With few firm offers in play for increasing the federal debt ceiling in advance of the Aug. 2 deadline, Sen. Mike Lee opted Thursday to lead out by introducing the Cut, Cap and Balance Act of 2011.
"There has been a surprising and somewhat disturbing absence of serious proposals on the table (for raising the debt limit)," the Utah Republican said. "That is troubling to me on a number of levels — most noticeably what happened a few months ago when we were going through a series of continuing resolutions as we neared what almost became a government shutdown. We don't want that same sort of thing to happen."
The Cut, Cap and Balance Act is like the mirror-image twin brother of the Cut, Cap and Balance Pledge that Lee and Sen. Orrin Hatch, R-Utah, endorsed last month. The pledge commits signees against raising the debt limit unless and until Congress passes immediate spending cuts, statutory spending caps and a balanced budget amendment; the new act Lee introduced Thursday takes the affirmative side of the issue and promises to raise the federal debt ceiling once its three prongs of cut-cap-balance are satisfied.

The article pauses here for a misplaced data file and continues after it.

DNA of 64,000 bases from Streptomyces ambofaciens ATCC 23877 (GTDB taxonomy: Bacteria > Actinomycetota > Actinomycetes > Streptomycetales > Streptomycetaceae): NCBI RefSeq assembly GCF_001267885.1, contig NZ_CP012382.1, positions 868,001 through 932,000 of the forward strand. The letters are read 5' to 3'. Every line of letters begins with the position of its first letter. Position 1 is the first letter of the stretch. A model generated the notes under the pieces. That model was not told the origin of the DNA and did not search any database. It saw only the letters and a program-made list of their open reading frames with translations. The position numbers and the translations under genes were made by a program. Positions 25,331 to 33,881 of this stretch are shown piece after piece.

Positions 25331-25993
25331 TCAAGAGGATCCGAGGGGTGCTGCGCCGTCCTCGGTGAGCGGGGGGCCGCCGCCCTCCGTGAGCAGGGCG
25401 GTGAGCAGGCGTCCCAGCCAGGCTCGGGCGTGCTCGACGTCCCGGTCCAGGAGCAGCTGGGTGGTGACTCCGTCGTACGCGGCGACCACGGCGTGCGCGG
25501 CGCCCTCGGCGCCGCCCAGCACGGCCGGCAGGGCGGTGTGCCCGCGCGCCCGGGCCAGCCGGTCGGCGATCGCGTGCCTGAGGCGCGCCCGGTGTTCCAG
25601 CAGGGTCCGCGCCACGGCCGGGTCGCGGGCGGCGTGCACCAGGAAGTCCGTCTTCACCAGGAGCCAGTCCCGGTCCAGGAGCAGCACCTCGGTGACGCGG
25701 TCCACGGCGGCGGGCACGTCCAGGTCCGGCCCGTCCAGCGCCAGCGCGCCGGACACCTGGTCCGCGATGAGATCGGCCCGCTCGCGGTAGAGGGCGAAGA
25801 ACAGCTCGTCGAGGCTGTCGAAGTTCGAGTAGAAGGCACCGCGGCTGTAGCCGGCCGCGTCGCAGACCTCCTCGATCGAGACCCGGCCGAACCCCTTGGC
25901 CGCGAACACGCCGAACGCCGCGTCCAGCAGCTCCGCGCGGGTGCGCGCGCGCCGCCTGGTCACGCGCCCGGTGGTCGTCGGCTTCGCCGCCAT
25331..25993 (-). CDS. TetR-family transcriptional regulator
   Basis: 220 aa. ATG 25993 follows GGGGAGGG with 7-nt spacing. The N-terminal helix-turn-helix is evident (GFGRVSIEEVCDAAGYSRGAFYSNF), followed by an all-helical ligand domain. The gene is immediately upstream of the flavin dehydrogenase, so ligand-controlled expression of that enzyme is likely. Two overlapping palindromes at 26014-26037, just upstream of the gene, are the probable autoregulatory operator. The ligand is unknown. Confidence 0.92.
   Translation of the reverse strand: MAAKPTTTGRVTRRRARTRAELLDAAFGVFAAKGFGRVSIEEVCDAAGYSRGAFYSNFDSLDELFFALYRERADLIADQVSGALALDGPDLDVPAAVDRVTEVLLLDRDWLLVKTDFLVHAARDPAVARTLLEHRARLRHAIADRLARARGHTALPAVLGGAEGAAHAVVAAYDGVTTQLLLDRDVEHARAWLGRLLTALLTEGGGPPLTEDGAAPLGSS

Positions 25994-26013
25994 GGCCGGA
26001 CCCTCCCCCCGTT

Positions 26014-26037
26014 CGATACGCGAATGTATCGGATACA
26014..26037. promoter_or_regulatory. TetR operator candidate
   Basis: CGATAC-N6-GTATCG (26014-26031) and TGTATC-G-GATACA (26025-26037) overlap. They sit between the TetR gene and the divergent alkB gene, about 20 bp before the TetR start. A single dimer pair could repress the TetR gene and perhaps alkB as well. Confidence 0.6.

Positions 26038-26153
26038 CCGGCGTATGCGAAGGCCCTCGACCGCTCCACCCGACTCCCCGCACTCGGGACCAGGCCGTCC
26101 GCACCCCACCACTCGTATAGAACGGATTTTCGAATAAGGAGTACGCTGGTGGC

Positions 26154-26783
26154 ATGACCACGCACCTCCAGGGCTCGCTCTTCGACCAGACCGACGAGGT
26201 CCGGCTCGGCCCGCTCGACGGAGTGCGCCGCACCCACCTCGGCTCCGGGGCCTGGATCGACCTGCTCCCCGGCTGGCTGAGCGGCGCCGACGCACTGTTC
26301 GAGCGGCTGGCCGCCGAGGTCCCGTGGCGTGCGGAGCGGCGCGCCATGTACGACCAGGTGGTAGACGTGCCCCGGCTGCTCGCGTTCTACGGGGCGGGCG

"I expect it to get a lot of support among Republicans in both houses of Congress," Lee said. "I'm also hopeful that we'll get a number of Democrats signing on with us. So far we have not had proposals that have taken off (in Congress)."
Hatch is one of 17 Republican senators co-sponsoring Lee's Cut, Cap and Balance Act.
"I think this is a great idea, a step in the right direction," Hatch told the Deseret News. "There will probably be at least two or three versions (of Republican bills on this issue), and I suspect that Sen. Mitch McConnell's will be the one that will advance. Even so, I commend Sen. Lee for coming up with his version of this. … I suspect that we're going to be unified to try and make it very clear that we've got to have real spending reductions and no tax increases or the debt ceiling's not going to be lifted."
The group Pass the Balanced Budget Amendment is holding a rally Friday in downtown Salt Lake City to promote the Cut, Cap and Balance Pledge. The event begins at 2 p.m. at Washington Square, across the street from Matheson Courthouse.
"We want to bring people out, have them sign the pledge and make sure they get behind it," said state Rep. Carl Wimmer, R-Herriman. "We don't have a lot of time. Our federal leaders are really playing chicken with the clock, and we are on the precipice of financial disaster."
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